Above the church, meanwhile, the square dominates. While the awkward shingled boxing of the bell tower originally reminded me of Japanese temples, the Florida chapter of the American Institute of Architects, in granting Broward its 1967 architectural merit award referred to the “ancient Scandinavian stave church siding effect.” Churches of wooden staves were built a millennium ago in Scandinavia, though the replicated Seglora Kyrka, in Skansen on the island Djurgården in Stockholm, dates just to 1730.
It’s at the city’s oldest Unitarian Universalist church that Shintoism connects to medieval Scandinavian churches, where a Nigerian musical group, fronted by Prophet Olanrewaju Bankole and backed by a “wall of sound” of amplifiers, fills the nave and the full-length skylight riding the peak of curving pine beams on Sunday afternoons, where in a second-floor glass room supported only from above, the Jacksonville Soto Zen Buddhist group holds all-day meditation retreats. Standing in the labyrinth of stepping stones between this hanging glass room and the marsh, these ecumenical connections seem manifestations of Einstein’s description of quantum mechanics as true but incomplete, entanglements of “spooky action at a distance.”
I need not fear the uncontrollable branchings of blossomings. I know it’s but ego that demands control. Up through Robert Broward, the Unitarian Universalist Church of Jacksonville proliferates, even in fits and starts, from its founding by City Councilman and Mayor and Florida State Representative and U.S. Senator Duncan Fletcher just after the Great Fire of 1901.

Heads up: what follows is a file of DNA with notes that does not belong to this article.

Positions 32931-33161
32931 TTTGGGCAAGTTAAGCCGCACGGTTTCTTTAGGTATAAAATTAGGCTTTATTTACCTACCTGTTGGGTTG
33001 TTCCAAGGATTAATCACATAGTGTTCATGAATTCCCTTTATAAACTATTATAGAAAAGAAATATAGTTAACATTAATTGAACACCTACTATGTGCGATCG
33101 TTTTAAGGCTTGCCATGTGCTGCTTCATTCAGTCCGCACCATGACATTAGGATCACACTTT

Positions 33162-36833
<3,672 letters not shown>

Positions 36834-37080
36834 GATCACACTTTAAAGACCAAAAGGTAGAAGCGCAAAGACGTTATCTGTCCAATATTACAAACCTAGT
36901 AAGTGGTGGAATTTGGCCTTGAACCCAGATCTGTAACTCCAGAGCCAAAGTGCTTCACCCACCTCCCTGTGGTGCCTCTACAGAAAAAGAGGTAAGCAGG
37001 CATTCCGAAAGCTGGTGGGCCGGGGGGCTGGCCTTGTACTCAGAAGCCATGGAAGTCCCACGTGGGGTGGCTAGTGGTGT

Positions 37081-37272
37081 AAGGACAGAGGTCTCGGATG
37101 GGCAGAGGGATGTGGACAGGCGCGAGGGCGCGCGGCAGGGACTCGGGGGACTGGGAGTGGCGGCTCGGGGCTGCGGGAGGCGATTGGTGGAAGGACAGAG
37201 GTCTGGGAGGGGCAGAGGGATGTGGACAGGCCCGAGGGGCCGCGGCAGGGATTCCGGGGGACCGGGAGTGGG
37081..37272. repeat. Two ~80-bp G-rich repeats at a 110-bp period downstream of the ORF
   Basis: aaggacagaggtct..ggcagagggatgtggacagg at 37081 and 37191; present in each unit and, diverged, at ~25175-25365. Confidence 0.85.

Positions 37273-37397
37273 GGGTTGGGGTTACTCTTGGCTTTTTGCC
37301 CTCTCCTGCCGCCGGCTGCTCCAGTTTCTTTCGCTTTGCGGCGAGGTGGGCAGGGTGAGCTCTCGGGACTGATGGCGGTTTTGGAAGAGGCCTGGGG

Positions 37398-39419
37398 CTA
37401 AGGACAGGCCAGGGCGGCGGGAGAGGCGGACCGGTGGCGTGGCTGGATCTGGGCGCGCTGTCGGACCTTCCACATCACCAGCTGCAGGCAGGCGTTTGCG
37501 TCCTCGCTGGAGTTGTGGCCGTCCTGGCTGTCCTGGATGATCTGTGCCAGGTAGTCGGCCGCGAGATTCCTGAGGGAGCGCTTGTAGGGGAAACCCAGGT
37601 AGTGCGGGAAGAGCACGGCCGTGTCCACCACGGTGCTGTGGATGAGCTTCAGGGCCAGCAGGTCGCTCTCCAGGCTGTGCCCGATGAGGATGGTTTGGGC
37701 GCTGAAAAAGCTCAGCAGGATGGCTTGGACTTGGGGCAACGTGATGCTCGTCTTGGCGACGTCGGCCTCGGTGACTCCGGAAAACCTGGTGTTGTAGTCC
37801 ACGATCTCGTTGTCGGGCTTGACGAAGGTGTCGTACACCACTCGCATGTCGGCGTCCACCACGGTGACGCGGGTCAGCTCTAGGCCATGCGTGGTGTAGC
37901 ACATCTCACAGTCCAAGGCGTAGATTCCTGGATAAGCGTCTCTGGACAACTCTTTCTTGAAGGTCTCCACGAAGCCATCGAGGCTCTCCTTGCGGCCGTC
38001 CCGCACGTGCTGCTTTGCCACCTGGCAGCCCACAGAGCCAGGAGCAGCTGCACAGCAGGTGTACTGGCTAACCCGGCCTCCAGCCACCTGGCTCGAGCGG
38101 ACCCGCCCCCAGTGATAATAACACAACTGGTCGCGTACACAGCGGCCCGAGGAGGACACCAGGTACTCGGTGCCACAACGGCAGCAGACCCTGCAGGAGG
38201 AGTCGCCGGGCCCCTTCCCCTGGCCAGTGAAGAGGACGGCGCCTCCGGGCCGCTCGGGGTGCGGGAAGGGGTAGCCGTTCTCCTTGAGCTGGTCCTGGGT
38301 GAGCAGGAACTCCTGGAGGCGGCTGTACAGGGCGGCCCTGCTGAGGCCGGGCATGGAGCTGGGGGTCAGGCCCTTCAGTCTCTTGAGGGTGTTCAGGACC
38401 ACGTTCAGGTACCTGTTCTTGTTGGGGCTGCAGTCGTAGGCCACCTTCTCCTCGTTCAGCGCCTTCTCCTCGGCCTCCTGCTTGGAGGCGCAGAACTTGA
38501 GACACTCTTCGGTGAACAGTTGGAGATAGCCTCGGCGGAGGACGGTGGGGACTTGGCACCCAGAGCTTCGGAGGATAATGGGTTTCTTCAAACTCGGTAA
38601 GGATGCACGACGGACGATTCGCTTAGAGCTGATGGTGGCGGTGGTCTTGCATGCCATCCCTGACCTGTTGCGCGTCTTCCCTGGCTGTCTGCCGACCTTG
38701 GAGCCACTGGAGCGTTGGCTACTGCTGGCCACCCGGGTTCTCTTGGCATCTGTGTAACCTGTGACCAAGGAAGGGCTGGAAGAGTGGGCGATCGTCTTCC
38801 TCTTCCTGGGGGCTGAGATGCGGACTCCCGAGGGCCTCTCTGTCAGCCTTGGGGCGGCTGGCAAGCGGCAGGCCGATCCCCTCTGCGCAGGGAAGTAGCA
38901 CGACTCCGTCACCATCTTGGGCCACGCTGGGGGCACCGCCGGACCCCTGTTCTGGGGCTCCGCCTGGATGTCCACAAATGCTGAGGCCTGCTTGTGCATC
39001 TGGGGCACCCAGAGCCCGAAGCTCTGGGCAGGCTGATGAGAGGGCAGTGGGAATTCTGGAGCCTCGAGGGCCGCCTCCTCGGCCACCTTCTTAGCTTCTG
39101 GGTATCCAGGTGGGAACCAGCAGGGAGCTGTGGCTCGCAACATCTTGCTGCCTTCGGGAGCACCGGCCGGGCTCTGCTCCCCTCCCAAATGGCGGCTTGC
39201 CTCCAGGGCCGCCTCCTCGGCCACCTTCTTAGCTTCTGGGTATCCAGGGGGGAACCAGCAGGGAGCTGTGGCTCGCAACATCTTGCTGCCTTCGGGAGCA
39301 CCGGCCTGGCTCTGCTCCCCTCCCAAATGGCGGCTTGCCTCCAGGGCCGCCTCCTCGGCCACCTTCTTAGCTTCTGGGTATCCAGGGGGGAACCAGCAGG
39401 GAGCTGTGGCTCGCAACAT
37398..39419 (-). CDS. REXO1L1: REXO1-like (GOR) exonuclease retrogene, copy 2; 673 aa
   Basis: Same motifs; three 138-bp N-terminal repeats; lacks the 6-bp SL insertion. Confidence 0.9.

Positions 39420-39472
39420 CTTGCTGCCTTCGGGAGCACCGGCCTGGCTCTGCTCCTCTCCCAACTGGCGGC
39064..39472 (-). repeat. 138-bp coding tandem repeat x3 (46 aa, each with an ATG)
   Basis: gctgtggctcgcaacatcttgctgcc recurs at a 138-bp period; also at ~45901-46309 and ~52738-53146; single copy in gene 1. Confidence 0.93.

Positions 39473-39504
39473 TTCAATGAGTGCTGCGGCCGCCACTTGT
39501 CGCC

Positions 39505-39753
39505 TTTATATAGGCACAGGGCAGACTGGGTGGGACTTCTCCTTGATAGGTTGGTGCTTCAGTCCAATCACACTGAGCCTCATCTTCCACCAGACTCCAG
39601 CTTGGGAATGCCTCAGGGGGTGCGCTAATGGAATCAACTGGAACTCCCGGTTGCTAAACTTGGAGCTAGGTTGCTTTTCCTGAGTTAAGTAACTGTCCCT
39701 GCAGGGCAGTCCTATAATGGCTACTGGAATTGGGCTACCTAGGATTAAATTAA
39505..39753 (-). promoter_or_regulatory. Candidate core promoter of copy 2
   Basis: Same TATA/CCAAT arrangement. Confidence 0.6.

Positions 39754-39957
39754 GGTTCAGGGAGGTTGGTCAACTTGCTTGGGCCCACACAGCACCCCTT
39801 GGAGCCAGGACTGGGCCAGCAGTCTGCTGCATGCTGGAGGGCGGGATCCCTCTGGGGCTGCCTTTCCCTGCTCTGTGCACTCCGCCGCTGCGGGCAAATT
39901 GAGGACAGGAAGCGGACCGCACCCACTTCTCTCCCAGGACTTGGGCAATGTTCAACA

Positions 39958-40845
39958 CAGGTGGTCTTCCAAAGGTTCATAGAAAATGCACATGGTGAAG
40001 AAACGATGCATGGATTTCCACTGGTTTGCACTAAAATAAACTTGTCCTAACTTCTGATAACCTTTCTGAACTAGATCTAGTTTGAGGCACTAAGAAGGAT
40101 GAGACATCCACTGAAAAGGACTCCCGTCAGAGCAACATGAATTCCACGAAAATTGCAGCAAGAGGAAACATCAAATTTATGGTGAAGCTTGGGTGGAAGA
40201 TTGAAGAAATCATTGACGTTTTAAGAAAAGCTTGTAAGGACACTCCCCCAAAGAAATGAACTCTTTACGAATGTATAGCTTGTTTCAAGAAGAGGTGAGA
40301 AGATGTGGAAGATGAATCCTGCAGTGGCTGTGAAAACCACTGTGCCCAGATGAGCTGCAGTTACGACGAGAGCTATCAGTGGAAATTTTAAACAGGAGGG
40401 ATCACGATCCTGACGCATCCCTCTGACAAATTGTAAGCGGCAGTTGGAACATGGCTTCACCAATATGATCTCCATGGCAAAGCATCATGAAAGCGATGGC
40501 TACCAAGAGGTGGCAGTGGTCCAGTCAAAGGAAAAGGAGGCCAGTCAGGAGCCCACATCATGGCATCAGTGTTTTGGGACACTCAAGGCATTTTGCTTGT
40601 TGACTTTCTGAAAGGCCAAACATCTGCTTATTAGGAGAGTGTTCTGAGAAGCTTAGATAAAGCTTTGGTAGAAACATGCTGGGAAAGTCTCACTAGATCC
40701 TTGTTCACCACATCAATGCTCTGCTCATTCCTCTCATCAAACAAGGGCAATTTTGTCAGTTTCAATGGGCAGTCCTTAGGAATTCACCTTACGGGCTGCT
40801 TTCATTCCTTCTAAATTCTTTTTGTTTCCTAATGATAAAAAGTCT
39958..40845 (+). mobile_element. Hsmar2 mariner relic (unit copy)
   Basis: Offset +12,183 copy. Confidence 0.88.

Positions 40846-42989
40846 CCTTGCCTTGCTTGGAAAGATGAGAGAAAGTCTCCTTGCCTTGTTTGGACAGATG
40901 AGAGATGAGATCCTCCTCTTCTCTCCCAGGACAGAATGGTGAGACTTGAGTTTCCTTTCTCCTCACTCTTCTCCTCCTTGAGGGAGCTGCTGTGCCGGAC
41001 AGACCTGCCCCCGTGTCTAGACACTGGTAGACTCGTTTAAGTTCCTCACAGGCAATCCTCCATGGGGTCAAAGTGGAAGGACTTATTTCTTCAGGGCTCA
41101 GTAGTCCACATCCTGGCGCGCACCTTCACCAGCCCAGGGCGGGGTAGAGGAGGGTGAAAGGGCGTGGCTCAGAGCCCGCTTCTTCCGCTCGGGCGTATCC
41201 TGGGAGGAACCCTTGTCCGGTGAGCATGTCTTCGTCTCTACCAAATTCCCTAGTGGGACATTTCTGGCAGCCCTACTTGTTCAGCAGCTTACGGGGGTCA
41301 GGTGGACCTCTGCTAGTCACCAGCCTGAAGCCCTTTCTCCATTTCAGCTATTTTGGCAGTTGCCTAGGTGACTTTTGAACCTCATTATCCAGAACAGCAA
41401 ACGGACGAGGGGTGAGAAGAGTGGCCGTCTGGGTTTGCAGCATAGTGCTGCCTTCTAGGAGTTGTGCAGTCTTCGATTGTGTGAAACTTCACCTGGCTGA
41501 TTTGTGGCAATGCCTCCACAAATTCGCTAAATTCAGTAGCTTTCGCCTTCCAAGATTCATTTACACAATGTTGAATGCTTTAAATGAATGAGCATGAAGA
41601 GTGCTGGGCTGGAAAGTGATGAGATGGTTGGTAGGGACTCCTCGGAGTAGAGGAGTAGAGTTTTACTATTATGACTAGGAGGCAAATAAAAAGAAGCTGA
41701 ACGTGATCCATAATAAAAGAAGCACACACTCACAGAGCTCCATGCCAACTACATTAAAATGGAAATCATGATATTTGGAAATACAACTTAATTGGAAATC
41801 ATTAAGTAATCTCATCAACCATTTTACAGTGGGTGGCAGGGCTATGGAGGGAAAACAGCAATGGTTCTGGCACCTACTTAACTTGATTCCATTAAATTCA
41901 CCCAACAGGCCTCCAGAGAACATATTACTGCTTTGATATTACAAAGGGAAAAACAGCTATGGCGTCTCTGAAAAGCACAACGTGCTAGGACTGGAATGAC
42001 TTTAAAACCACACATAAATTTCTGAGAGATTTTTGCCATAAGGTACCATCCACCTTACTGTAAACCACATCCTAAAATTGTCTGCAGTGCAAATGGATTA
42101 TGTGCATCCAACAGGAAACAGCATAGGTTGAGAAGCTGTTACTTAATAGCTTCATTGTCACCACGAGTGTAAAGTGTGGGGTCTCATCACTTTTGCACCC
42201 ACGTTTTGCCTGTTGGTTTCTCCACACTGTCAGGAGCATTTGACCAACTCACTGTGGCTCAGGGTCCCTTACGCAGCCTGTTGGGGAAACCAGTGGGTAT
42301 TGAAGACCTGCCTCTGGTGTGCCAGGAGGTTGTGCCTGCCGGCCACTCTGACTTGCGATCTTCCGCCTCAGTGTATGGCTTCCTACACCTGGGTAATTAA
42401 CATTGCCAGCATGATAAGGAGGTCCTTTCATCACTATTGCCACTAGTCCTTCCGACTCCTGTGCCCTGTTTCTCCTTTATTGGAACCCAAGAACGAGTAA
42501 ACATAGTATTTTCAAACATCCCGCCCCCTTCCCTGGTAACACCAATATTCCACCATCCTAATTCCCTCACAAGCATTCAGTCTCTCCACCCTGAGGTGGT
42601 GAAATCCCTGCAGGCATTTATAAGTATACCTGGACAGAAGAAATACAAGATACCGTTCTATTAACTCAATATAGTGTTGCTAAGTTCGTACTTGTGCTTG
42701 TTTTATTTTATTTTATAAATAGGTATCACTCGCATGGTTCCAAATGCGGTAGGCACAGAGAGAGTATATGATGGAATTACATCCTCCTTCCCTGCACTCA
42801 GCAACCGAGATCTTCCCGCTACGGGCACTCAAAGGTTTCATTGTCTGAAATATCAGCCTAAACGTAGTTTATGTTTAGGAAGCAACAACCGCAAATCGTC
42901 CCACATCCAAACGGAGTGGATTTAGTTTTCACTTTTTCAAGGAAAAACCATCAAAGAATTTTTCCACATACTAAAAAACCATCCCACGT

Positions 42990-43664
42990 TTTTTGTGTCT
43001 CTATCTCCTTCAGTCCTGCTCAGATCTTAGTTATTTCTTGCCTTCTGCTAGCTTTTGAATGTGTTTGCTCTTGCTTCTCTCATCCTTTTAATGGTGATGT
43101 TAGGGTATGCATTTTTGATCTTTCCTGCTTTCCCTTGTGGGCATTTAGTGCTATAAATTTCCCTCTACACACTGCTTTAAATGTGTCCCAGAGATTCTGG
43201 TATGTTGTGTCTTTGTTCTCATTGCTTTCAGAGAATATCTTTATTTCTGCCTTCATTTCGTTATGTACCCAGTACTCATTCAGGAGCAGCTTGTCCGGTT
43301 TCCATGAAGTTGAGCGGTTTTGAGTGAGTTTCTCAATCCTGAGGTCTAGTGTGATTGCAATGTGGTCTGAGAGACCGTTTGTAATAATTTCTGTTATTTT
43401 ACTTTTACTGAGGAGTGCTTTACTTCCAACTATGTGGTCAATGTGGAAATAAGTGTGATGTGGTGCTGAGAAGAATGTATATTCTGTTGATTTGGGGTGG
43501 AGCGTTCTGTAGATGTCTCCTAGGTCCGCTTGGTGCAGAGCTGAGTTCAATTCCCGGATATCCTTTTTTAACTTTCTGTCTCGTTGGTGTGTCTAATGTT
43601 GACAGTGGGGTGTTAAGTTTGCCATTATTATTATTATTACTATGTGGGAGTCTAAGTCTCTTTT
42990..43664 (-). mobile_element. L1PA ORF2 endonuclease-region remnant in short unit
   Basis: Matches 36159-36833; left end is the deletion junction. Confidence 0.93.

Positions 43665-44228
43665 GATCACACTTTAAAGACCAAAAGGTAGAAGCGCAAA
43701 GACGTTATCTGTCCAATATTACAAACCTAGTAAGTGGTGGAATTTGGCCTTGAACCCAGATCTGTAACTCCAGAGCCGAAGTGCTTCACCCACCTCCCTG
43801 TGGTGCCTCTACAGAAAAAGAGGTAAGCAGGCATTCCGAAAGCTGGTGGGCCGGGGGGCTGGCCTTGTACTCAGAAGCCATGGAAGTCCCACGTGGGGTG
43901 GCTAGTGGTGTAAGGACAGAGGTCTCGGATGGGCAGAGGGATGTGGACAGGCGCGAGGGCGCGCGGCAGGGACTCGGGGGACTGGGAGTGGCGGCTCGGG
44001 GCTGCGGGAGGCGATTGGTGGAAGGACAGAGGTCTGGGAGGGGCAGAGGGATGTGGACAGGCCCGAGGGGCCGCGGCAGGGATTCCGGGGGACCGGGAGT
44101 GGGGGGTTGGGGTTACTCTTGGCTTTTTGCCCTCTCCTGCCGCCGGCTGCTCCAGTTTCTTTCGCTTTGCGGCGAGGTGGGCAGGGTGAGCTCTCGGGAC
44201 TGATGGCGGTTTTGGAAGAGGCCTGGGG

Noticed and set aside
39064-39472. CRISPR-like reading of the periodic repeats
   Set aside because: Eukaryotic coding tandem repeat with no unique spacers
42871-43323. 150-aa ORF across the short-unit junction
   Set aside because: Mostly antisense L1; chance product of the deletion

The Fletchers held the church’s first meetings in their home at 240 West Church Street, where Anna claimed to hear ghosts. Anna wrote two books about Spiritualism, explaining seances and spirit trumpets and spirit photography and arguing the legitimacy of Spiritualism against Harry Houdini, the most famous magician in America, before Congress.
The Fletchers helped fund construction of the first Unitarian church on the southeast corner of Hogan and Union Streets in 1908. Florida Governor Sidney Catts, the only gubernatorial candidate from any state elected from the Prohibition Party, attacked Duncan Fletcher’s Unitarianism, “which denied the divinity of Christ and considered Him a bastard.” Indeed, in his 1838 Harvard Divinity School Address, Emerson said, “The true Christianity, — a faith like Christ’s in the infinitude of man, — is lost. None believeth in the soul of man, but only in some man or person old and departed.”